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Seems closets and filing cabinets are spilling out great lost albums every other week, if you can believe the stream of releases that have come out recently. Steve Rosenbaum and Bruce Moody’s great collections of their respective lost recordings from the 1980s come to mind. Now you can add today’s featured performers to those acts that could have been but never were. But hey, they’re here now.

LA’s The Bings were working the west-coast American music scene pretty hard back in the early 1980s but apparently couldn’t get the time of day from Capitol Records. Listening to their unreleased 1981 album Power Pop Planet all I can think is: epic A&R fail. The whole thing is highly listenable poppy fun, sometimes revving a Beach Boys-on-amphetamines atmosphere or breaking out into a classic new wave guitars-everywhere style. “Please Please Please” opens the record with a solid Paul Collins feel. “Oh No” follows in a similar vein, updating a sixties beat group sound by roughing things up a bit. “Go Bye Bye” is another retro reworking, almost bubblegum in its intensity with a Jan and Dean vocal demeanor. “Billboard on the Highway” is also a retro-ish tune, giving off early 1960s tragic-rock vibes. But The Bings are not limited to updating the sonic past on this album. Departures abound, like the mellow “There She Goes” and solid rocking “She’s Got the Power.” And the band really ace that early 1980s new wave sound on a number of cuts. Just check out the killer Cars-like guitar-attack undergirding “Don’t Stop Dancing” or the hook-laden “Hold On.” My vote for sleeper hit goes to “Close Your Eyes” with its innovative lead guitar work. Though I’m pretty seduced by the subtle jangle touches animating “Snowbound in our Town,” a style that would define later acts like Fire Town.  Power Pop Planet sounds pleasantly old and totally timeless, depending on where you drop the needle. Here’s a find I’m really glad got found.

The Popsicko story is right out of rock and roll central casting. A hardscrabble band of party hearty-iers manage to get a record out and start climbing the indie charts, only to fracture amid drug problems and the untimely death of the group’s leading light. I won’t dwell on the details – others have written up the equivalent of a screenplay treatment – but the surprise coda to the story is a quality re-release of band’s 1995 album Off to a Bad Start. As I hit play the record practically lunges from the turntable with opening cut “Nastassja.” It’s a full-on rock and roll aural assault, going right for the party jugular. Comparisons to Cheap Trick really make sense here and on a host of other tracks on the LP like “Distrust” and “I Don’t Need You.” The vocal/guitar swagger also reminds of more recent work from The Lund Brothers. But the record does shift gears a few times, vibing The Replacements on cuts like “Some Mother’s Son” and single-worthy “Back It Up.” Elsewhere the needle points to a muscular REM feel on “Hard To Tell” or even a bit of The Plimsouls with “Dragging Me Down.” Popsicko are clearly a band of the 1990s, whether in a dirty pop rawk style (“Same Old Me”) or something more smoothly commercial (“Starless”). The record even includes an eerie yet prescient acknowledgement of the band’s soon-to-be fate on the Big Star-ish “No Better Time” when they sing the lyric ‘If we knew the end was near there would be no better time.’ This one still sounds like a hit to me.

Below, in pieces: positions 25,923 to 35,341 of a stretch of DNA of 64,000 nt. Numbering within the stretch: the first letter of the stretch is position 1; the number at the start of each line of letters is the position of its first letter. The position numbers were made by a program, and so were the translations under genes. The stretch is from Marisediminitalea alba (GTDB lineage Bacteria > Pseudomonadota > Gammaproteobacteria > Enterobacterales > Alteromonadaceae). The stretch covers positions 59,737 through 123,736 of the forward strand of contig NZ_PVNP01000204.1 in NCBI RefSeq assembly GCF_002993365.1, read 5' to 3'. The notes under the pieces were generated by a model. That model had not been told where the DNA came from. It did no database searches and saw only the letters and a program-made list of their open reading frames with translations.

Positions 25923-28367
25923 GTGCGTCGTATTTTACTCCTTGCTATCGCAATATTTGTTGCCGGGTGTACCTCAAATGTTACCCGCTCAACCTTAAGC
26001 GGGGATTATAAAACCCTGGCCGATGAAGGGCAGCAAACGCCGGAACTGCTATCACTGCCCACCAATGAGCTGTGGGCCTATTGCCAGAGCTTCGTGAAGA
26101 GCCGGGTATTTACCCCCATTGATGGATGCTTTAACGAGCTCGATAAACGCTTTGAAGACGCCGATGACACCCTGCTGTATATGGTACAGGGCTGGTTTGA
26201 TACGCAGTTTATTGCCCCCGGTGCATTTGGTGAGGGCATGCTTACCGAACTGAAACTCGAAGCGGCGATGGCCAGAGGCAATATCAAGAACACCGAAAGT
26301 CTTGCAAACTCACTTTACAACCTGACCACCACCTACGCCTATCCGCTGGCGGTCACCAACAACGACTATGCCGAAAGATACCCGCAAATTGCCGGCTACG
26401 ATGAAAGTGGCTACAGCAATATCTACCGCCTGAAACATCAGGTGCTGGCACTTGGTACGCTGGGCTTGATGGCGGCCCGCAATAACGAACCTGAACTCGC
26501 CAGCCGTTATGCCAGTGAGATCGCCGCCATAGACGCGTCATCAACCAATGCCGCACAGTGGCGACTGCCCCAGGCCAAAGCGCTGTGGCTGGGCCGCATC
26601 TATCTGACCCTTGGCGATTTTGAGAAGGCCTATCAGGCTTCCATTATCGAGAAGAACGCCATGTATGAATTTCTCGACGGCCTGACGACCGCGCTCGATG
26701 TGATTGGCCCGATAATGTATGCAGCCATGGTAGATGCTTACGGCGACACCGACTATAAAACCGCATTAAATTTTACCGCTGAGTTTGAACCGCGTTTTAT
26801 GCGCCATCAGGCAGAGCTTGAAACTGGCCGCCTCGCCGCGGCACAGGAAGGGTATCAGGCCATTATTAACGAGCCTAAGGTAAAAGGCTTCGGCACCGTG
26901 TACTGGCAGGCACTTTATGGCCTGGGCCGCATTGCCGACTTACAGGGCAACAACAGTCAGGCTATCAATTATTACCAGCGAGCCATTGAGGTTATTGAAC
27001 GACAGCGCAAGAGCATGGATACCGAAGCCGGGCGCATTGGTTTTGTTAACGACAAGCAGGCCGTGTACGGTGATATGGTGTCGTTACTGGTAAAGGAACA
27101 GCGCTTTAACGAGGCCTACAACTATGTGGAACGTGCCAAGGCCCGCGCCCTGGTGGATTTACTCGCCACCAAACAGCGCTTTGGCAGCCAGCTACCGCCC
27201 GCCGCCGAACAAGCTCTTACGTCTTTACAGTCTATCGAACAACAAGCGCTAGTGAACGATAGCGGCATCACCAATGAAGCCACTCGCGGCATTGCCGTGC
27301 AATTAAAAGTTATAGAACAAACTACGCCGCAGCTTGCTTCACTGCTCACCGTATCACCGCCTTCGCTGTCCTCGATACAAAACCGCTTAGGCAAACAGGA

Is it ‘bait and switch’ to offer up early-to-mid 1970s demos from Doug Fieger and Burton Averre as The Knack? You won’t need much of a listen to give up such concerns, the duo are so clearly the real thing in embryo. It’s like Prescott and Gary just stepped out for a ciggie. Rock & Roll Is Good for You: The Fieger/Averre Demos is a collection of pretty polished tunes – 16 in all, some with just guitar and vocals while others sound like a small combo. The distinctive Knack sound is definitely all over these tracks and not just the ones that would end up on Get the Knack. Of course, the early version of “Good Girls Don’t” and “That’s What the Little Girls Do” are pretty riveting, with an intensity and charm all their own. But the other 14 cuts here reveal a performative polish and song-writing strength that undermine the usual ‘one hit wonder’ insults that dog the band’s reputation. Stylistically the duo riff on a number of 1970s styles, a bit of funk, boogie rock, even some folkie affectations appear here and there. But what we also hear is how the Beatles touches on those early Knack records were no marketing fluke, such influences were baked in. Both “Corporation Shuffle (Daddy Turns the Volume Down)” and “Little Lies” abound with Beatlesque guitar riffs and melodic turns of phrases. Meanwhile shades of the distinctive bassy guitar work that would define “My Sharona” can be heard on “Have a Heart.” For Knack fans this record is no mere money grab – it clearly adds to the band’s stature and is highly listenable to boot. And for band super-fans, even more pre-Knack product is on the way with the imminent release of two albums from Fieger’s early band Sky.

In today’s instant and connected world, everything old is new again. You can make yesterday today by checking out worthy new releases of decades-old stuff.